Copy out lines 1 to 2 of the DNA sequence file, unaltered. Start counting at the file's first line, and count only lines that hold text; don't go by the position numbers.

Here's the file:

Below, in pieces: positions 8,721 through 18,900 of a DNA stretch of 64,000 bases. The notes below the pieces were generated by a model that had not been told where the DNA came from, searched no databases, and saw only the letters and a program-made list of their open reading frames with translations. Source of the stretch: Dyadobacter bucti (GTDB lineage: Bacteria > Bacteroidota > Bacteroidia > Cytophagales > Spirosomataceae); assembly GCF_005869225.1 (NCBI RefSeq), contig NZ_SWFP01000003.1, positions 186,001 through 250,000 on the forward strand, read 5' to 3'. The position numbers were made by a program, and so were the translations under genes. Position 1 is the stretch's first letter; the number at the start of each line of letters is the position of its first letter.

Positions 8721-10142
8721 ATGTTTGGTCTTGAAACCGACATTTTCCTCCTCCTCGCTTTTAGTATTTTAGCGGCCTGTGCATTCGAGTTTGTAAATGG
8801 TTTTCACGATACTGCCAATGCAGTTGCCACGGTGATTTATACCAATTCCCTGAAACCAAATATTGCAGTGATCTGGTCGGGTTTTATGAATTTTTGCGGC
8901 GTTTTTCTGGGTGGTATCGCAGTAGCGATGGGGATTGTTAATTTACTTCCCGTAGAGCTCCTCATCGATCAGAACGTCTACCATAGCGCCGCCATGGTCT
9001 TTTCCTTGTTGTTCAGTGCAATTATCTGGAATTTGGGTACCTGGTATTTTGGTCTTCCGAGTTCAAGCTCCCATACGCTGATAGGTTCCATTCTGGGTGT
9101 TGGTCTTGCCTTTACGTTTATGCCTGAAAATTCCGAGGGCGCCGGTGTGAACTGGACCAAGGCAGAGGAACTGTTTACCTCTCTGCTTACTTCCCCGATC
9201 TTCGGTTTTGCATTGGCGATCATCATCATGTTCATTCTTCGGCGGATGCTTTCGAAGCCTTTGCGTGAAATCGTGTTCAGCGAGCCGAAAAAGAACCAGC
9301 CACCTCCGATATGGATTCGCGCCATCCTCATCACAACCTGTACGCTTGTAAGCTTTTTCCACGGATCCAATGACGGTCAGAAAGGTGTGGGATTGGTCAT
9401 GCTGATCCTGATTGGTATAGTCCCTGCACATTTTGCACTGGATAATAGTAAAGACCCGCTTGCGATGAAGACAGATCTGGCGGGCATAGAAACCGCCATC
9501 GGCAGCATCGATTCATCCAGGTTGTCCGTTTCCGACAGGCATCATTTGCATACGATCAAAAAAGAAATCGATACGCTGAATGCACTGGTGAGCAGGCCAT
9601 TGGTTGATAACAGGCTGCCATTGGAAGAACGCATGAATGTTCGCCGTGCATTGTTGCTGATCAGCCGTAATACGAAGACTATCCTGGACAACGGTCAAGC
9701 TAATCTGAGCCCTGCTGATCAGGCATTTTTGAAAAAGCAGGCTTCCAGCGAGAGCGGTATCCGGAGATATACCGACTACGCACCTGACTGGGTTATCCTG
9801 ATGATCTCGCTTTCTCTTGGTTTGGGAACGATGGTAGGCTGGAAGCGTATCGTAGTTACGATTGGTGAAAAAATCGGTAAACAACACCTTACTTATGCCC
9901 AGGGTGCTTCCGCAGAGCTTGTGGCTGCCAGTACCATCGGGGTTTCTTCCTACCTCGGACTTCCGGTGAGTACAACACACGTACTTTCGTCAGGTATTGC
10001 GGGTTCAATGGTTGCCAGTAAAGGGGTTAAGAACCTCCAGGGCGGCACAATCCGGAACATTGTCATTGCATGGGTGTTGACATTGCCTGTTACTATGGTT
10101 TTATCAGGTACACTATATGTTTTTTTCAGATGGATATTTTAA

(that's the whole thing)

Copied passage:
Below, in pieces: positions 8,721 through 18,900 of a DNA stretch of 64,000 bases. The notes below the pieces were generated by a model that had not been told where the DNA came from, searched no databases, and saw only the letters and a program-made list of their open reading frames with translations. Source of the stretch: Dyadobacter bucti (GTDB lineage: Bacteria > Bacteroidota > Bacteroidia > Cytophagales > Spirosomataceae); assembly GCF_005869225.1 (NCBI RefSeq), contig NZ_SWFP01000003.1, positions 186,001 through 250,000 on the forward strand, read 5' to 3'. The position numbers were made by a program, and so were the translations under genes. Position 1 is the stretch's first letter; the number at the start of each line of letters is the position of its first letter.

Positions 8721-10142